By Aisha Sembhi
The past half-decade has seen Dua Lipa slowly but surely build a pop culture empire like no other. Her self-titled debut album saw nine singles released over a three-year period, culminating with her first UK number-one ‘New Rules’ in 2017, allowing for a build-up of momentum behind the new face of pop music. Given her impressive portfolio, Lipa was certainly under pressure to match the success of her debut. Three years later, with the release of Future Nostalgia, she has certainly exceeded expectations.
It’s in the name – Future Nostalgia introduces a new generation of listeners to the versatility of 80s funk and disco, whilst capitalising on the potential for innovation within the contemporary pop movement. The titular track perfectly embodies the theme of the album – Lipa is unapologetically asserting her place in dance history as ‘the female alpha’, succeeding where other female pop artists have often struggled. The album goes beyond the overplayed trope of ‘girl power’ and performative feminism, and instead celebrates autonomy, sex positivity and confidence in an assertive yet entertaining manner.
Though the album is an overall triumph, certain tracks flawlessly sew together the flashy essence of the 80s and the appeal of present day dance-pop, and are therefore able to stand out among the rest. Physical, borrowing it’s lyrical hook from the 80s hit of the same name by Olivia Newton-Johnson, is perhaps the most impressive track on the album, demonstrating Lipa’s command as an artist in an intense piece that provokes both a sense of urgency and excitability.
In a similar way, Break My Heart samples INXS’s Need You Tonight. The decision to reinvent these classics gives listeners the opportunity to enjoy the musical zeitgeist of a previous generation in a manner that aligns with modern trends. Regardless of personal subjectivity, I’m sure Lipa’s artistic method will be well received by even the harshest of critics.
Other distinctively impressive tracks include ‘Love Again’, a revitalising hidden gem with the unfortunate circumstance of being sandwiched between two of the most high-energy songs on the album, and therefore at risk of being overlooked. And of course, ‘Good In Bed’, a playful and almost humorous piece that will certainly be a fan favourite. It is through these tracks Lipa proves simplicity is key to succeeding in the world of pop – there is no need for a complex lyrical pattern or vocal breakthrough. Music that is able to simultaneously feel effortless yet memorable is what prevails, and this is where Lipa prospers.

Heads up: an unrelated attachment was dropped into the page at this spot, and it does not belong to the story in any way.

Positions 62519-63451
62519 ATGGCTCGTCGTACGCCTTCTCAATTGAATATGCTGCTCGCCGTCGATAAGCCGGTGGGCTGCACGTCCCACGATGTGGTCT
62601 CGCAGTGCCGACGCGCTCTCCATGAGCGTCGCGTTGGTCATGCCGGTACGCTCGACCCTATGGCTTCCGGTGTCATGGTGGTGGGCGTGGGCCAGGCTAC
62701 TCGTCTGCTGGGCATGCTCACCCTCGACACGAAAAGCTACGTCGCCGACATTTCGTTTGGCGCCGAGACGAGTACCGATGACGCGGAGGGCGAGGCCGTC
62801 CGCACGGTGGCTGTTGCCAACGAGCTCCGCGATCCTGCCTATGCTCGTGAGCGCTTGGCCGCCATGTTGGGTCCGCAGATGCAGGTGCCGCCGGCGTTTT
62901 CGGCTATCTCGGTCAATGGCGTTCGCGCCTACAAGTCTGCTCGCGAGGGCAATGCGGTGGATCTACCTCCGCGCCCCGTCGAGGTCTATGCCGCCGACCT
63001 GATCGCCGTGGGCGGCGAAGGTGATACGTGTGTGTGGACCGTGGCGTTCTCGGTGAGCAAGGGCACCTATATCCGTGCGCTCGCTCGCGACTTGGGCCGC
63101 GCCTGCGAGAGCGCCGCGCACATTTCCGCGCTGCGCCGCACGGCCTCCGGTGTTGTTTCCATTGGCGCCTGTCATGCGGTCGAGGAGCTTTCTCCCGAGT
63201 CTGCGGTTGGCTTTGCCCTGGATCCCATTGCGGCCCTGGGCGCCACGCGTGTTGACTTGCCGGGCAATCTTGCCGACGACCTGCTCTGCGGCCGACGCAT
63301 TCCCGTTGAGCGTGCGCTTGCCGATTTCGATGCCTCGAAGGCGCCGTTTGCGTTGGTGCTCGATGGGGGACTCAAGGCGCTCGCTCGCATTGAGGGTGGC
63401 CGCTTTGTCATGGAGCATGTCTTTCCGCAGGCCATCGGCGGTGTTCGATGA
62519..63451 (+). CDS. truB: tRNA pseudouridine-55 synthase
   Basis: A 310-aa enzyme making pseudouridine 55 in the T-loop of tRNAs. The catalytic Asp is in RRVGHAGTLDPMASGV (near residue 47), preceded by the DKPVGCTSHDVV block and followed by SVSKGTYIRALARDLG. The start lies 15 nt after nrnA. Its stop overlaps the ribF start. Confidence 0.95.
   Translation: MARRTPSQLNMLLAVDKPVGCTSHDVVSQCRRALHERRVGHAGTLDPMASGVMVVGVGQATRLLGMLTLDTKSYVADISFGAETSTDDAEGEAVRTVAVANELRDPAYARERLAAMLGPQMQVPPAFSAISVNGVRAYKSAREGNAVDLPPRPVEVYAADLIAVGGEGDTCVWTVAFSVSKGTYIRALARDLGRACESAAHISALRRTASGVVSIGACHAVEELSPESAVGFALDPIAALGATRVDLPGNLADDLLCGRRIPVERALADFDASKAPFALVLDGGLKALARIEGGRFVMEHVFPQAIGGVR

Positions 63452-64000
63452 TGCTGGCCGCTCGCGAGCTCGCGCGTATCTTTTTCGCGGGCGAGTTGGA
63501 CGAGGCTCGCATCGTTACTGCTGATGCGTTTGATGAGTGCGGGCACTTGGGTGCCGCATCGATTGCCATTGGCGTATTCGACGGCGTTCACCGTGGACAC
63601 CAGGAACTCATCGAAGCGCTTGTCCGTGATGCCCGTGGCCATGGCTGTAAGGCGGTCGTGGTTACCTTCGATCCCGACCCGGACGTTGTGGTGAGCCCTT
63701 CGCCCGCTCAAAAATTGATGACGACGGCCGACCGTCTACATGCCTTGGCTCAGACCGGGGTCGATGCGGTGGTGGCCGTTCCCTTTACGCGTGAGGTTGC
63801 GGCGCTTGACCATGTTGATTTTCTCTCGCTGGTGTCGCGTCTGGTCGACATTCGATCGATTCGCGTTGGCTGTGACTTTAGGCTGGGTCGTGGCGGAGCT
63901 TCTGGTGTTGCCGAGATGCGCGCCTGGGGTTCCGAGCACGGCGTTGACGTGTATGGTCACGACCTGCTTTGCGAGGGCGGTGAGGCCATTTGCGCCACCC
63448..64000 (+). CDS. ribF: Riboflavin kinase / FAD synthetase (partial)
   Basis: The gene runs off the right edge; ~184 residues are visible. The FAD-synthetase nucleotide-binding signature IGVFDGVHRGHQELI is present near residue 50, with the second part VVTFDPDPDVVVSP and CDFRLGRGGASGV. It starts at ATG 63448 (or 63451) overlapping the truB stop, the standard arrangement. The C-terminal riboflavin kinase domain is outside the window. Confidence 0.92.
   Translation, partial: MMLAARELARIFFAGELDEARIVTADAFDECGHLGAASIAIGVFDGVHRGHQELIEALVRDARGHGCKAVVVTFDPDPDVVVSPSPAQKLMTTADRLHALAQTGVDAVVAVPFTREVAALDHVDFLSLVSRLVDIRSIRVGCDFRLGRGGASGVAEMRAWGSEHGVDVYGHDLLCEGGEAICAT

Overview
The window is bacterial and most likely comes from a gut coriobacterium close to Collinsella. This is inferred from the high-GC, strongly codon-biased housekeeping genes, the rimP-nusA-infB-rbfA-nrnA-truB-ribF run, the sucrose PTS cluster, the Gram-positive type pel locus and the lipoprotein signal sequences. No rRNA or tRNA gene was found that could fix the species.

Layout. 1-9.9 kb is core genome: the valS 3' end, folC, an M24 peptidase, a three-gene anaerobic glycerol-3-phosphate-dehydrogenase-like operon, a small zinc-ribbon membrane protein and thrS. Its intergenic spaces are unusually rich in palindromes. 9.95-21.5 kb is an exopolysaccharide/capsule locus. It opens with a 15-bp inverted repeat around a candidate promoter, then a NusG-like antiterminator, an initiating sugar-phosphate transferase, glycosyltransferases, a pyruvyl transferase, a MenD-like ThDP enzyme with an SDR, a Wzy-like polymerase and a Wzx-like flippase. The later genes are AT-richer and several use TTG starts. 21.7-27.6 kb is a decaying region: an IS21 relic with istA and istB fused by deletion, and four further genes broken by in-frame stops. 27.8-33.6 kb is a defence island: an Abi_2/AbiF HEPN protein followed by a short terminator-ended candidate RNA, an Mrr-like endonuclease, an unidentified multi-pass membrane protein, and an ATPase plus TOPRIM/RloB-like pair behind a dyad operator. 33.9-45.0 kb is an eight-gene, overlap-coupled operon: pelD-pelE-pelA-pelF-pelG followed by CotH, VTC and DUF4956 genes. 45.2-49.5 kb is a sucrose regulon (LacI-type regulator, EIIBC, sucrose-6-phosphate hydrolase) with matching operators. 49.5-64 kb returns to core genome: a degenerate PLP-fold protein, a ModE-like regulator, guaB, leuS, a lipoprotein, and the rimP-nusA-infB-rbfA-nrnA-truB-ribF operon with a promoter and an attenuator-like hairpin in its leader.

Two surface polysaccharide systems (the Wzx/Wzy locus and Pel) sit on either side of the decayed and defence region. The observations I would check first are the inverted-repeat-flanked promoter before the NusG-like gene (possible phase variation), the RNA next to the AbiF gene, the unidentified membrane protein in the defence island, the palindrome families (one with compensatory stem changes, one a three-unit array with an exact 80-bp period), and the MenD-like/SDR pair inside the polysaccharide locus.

For the most part, the album can only be described as a high-energy party soundtrack. The house-inspired tracks ‘Levitating‘ and ‘Hallucinate’ feel almost transcendent, and will certainly become victim to club remixes sooner or later. Even the more leisurely pieces, namely ‘Pretty Please’, are built upon feelings of confidence and self-determination, complementing the positive energy projected throughout the entire collection.
The album is, however, not without its shortcomings. Lipa’s previous success on the charts has been credited to her ability to innovate pop as a genre – perhaps this is why the album’s finale, ‘Boys Will Be Boys’, falls short. The sombre anthem condemns difference in behavioural expectations between young men and women in an unexpectedly formal manner, unfortunately feeling at odds with an otherwise totally dance-inducing album. Whilst the song makes an undeniably significant statement, its inclusion on the album feels like Lipa’s first predictable move, bringing the listening experience to an abrupt halt.
Regardless of these minor faults, Dua Lipa’s second studio album is an unprecedented and undeniable musical achievement. Future Nostalgia is no landmark accomplishment in song writing or statement-making, but it doesn’t need to be – it finds its greatness in its celebration of both sentiment and modernity. What makes the album so exceptional is its potential to reintroduce those who have become disillusioned with chart music to the pop scene. If her first album was not enough to secure her place in musical history as one of the pioneers of a revised dance movement, Future Nostalgia will certainly do so.
Image: Dua Lipa By Harald Krichel via Wikimedia Commons